'Electrical stimulation helps three paralysed patients walk again'

Media playback is unsupported on your device                  Media caption'I always dreamed of walking again

Media playback is unsupported on your device Media caption'I always dreamed of walking again

"It's an fantastic feeling", says David Mzee, whose left leg was paralyzed in 2010.

A man with a spinal-cord injury leaving him wheelchair bound has been able to walk thanks to a revolutionary new spinal implant.

The findings were published November 1 in the journals Nature and Nature Neuroscience.

EPFL scientists had originally managed to get paralysed rats to walk on their own again using a combination of electrical and chemical stimulation. But unlike previous trials, two of Courtine's patients were able to stand and walk with crutches outside of the clinic without the implant activated.

Not long ago, the idea that a paralyzed for many years, the man would walk again was only a dream.

The difference lies in how constant the electrical stimulation is. When a command from the brain hits a spinal cord injury, that electrical signal dissipates and becomes too weak to effectively activate muscles. In most spinal cord injuries the spine is not severed, but bruised.

In rodents, cats, and even monkeys, EES has allowed "standing, walking in various directions, and even running", write Courtine and his colleagues.

Second, and even more important, the research team fine-tuned the stimulation to work in conjunction with the patients' proprioceptive sensory system. It is still in its early stages but, so far, it has corrected spinal-cord injuries in patients of varying stages of paralysis. Then the pattern of electrical signals was calibrated for each individual.

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"All the patients could walk using body weight support within one week". The researchers administered the EES in bursts that were controlled wirelessly.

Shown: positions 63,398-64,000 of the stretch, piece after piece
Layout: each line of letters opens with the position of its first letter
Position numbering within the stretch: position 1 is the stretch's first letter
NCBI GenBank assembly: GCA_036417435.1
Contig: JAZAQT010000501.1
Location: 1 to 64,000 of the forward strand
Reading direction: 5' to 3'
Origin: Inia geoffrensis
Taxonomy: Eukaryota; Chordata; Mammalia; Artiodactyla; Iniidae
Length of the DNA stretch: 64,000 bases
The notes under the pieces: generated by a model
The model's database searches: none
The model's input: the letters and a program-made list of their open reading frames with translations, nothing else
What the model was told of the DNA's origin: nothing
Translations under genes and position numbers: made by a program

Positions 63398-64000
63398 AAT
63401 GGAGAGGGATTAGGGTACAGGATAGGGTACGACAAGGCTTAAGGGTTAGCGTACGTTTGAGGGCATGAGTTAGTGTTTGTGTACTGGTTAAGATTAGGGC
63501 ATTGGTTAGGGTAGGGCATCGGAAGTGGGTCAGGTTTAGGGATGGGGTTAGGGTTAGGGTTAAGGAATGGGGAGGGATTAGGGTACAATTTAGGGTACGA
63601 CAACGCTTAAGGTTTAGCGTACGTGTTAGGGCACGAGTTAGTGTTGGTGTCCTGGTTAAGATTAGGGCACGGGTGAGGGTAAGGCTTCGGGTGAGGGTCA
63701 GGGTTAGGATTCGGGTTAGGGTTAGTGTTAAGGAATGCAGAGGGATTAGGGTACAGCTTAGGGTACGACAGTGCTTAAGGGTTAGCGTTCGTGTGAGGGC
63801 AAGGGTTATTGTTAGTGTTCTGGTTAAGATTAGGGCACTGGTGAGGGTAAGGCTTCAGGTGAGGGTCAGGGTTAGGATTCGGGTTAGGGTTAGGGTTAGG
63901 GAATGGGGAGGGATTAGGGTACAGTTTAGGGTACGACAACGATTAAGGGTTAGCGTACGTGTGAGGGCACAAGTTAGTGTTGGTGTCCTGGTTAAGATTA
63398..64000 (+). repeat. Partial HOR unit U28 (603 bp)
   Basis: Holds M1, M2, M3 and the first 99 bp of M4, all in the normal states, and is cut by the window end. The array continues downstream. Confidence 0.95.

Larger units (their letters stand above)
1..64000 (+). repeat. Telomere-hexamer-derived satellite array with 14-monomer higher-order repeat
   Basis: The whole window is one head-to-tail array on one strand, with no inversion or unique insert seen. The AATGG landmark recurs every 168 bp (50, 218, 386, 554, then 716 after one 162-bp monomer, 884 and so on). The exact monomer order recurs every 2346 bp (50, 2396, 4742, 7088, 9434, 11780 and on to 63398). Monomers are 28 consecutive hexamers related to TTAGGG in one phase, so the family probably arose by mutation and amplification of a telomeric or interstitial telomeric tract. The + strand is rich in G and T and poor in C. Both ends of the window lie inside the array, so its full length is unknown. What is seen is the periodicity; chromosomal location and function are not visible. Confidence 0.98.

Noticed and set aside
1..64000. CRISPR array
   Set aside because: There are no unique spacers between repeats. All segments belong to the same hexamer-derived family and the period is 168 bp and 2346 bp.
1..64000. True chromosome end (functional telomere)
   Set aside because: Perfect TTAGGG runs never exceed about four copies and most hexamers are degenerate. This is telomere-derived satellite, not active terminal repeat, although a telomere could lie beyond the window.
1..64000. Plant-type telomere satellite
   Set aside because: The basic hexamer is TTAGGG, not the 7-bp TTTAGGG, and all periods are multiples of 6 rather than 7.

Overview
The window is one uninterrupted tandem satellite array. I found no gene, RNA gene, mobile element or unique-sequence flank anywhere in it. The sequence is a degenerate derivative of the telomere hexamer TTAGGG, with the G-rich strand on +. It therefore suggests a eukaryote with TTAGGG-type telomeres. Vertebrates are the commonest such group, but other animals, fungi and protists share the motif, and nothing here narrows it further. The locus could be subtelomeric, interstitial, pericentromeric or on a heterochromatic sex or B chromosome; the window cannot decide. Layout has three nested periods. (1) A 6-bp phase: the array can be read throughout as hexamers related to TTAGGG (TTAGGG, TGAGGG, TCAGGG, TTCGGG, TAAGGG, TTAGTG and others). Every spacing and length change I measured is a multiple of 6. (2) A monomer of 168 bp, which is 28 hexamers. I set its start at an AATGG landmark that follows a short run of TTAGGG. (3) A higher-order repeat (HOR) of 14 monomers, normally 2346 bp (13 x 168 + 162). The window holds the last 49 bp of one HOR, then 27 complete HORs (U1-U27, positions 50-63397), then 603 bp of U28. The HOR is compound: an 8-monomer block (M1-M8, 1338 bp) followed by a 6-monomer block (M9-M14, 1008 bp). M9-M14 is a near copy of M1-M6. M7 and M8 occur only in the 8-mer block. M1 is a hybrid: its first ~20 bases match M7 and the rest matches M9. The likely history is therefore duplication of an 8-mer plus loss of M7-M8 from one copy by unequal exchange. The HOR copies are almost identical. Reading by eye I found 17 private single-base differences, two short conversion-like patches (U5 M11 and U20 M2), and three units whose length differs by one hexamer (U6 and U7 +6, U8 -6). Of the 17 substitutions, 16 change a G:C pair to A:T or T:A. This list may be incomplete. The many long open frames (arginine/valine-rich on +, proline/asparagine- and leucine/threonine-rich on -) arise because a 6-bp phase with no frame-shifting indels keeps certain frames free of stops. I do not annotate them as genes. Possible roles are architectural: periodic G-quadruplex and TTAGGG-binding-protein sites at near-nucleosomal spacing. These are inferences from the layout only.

"The participants are constantly challenged to voluntarily generate the appropriate leg movements", says co-author Karen Minassian.

Because of that engagement, the treatment also resulted in voluntary movement being restored over time, as connections through the nervous system were re-established. This included one person previously had no movement in his legs, and one whose left leg had been completely paralyzed, according to Nature. This means that when the implant is switched off, he can still walk around eight paces.

The study also focused only on patients who had retained some feeling in their lower body.

"It was a very emotional moment the first time they walked", he said. But for now, the stimulators are only being used in a small number of patients in research settings. This is a huge improvement from before the implant was inserted says Courtine. Understanding the results in a larger population is a crucial next step. In our method, we implant an array of electrodes over the spinal cord which allows us to target individual muscle groups in the legs.

And essential, they add, is ensuring that the treatment translates outside of the hospital.

All patients involved in the STIMO (STImulation Movement Overground) study recovered voluntary control of leg muscles that had been paralysed for many years.

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